In the meantime, the Middle Class homeowner’s income has not even remotely kept pace with these increased costs, Graham points out. “And this does not even take into account the likely substantial effect of rising gasoline and energy costs.” “And when the homeowner finally reaches the end of his or her tether,” says Graham, “ his or her income level may prevent recourse to bankruptcy. Chapter 7 liquidation may be unavailable altogether, and Chapter 13, in which a percentage of creditor obligations are paid over time, while mortgage debt remains intact, may not be feasible, because the income may simply not support the cost of financing a repayment plan.” Thus, Graham concludes, bankruptcies may be dismissed, and homeowners may have to dispose of their properties, or worse, lose them to creditors in satisfaction of their mounting debts.

According to Graham, “one does not need a crystal ball to see that a potential debacle is looming for the Middle Class homeowner.” Unless pure luck prevents these currents in the economy from coming together, or unless the U.S. Congress revisits its ill-conceived bankruptcy reform (especially that part of it geared to consumer debt) and state banking departments review their willingness to ignore usury prohibitions that date back to biblical times, disaster may await. “The credit card industry, in the flush days of the late 1990’s started down this path,” says Graham, “and may have overplayed its hand. But without attention and intervention by legislators and regulators, the victim is likely to be the backbone of this Country—the American Middle Class.”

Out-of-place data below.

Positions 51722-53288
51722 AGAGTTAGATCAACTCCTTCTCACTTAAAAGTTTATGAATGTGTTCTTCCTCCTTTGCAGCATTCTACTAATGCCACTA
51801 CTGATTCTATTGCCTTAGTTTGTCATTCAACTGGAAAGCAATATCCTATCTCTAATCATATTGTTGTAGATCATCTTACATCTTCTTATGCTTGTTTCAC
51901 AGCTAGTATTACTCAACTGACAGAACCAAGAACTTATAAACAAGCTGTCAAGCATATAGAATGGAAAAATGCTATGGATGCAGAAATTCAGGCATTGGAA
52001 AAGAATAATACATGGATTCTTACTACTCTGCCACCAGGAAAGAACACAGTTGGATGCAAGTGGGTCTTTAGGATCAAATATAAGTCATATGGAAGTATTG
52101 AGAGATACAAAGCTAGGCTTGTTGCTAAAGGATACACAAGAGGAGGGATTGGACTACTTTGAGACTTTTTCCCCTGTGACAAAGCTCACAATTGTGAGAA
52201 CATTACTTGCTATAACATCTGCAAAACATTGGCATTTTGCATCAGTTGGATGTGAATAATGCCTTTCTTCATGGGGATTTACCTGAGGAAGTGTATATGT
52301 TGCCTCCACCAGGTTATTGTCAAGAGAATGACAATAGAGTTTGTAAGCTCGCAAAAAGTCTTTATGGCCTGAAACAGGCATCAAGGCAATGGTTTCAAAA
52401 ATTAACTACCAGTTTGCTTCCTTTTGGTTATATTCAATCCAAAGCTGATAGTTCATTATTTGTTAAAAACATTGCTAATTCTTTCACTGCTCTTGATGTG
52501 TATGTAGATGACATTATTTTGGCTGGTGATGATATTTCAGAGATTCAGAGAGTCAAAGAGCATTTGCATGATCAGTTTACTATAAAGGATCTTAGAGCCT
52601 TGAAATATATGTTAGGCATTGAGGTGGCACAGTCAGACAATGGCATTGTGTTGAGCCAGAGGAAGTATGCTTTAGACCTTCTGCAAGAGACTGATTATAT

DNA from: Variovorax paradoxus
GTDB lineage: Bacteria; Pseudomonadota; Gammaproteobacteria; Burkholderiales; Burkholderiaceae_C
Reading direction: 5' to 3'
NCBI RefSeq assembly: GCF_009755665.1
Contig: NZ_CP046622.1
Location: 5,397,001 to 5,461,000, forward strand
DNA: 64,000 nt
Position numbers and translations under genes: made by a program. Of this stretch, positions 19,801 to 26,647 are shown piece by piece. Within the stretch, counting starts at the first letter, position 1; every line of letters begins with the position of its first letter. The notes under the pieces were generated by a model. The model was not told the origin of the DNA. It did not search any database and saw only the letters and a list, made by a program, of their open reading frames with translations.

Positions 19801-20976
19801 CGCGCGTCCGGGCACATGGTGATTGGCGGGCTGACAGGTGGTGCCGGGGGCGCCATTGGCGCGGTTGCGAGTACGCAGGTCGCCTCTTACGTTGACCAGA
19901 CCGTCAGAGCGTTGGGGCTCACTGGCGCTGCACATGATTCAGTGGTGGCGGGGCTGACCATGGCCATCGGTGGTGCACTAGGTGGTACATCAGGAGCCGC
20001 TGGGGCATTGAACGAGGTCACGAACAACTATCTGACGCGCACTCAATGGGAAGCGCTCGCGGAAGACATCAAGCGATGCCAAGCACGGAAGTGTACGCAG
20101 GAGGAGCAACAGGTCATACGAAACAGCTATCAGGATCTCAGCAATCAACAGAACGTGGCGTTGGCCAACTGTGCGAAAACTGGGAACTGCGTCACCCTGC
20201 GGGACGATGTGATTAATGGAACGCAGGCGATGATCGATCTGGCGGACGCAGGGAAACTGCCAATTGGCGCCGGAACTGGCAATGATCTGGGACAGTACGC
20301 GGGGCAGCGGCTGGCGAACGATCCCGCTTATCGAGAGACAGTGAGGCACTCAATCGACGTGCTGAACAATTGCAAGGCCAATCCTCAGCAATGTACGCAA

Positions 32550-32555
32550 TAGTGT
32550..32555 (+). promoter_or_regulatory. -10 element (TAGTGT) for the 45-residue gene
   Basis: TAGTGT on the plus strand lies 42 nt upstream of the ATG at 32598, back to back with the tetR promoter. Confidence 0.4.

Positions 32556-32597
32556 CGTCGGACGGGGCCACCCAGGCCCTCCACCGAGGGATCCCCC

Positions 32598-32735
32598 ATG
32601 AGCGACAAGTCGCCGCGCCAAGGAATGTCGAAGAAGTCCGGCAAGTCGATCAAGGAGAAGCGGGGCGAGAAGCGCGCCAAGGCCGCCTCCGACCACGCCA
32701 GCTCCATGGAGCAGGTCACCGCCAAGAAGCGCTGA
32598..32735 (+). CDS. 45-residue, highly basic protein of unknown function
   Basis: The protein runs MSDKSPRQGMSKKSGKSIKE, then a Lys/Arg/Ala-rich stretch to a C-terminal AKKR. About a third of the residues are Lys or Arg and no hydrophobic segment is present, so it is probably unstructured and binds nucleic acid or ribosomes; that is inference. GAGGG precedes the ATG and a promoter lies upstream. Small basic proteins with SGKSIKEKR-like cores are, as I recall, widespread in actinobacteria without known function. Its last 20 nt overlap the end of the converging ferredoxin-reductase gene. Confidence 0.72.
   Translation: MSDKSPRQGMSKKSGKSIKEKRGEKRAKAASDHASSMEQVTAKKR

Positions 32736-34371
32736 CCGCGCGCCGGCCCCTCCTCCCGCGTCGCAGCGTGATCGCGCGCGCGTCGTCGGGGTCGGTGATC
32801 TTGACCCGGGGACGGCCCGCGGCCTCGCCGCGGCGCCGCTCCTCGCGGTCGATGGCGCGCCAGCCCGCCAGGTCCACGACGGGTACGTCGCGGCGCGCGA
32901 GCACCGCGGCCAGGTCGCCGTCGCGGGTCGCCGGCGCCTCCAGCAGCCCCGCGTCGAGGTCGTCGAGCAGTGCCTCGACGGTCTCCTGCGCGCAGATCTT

# # #

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christiangustafson said...

They should look into this new debt-resolution program I heard about on TV, "Don't Buy Stuff You Cannot Afford."

I heard it's 100% effective.

MnyPny said...

In case you missed it the first time: http://danwho.net/mp/index.php?id=snl_dontbuystuff

austingal said...

I wonder when the california "investors" will be leaving Albuquerque? We sold our house in one day to one of these bozos. New mexico is not arizona. Houses are inexpensive there for a reason. There are no good jobs, the wind is terrible- creating dust storms, the altitude is very hard on people's health. Albuquerque is as high as Denver. We moved to Austin and are waiting out the bubble burst, before we buy again. The "investors" are not even looking at what they are buying.

zinger said...

Most small businesses operate at the margins... and feed off of the middle class.

The funny money was created by the FED, injected into the system and showed up as availble credit in the form of large credit card lines and 125% home equity lines of credit...

The middle class spent this funny money year after year; effectivly giving up whatever real "equity" they had in thier homes, cars, and other personal property.

The game is up, that's why credit card min's jot jacked up...

Ohh yea, it's an election year... so the money injections continue at full steam (but only for a short while)

IMO, I see rates continuing higher and the money injections into middle class consumers drying up after the 3rd Quarter. Could be a real bad Holiday season this year for retailers.

Getting out the crystal ball... We take a look at 2007 and see housing falling out of bed and...


BRACE YOURSELVES for the comming riots by the newly homeless former middle class.

I hope it doesent get this bad, but it sure seems within the realm of possibility.

FUNNOMINAL said...

Keith--
I just want to say thanks for maintaining the best and most up to date housing dilemma blog on the net. I go through all of them, yours is the most humorous, relevant and may I say 'erudite'?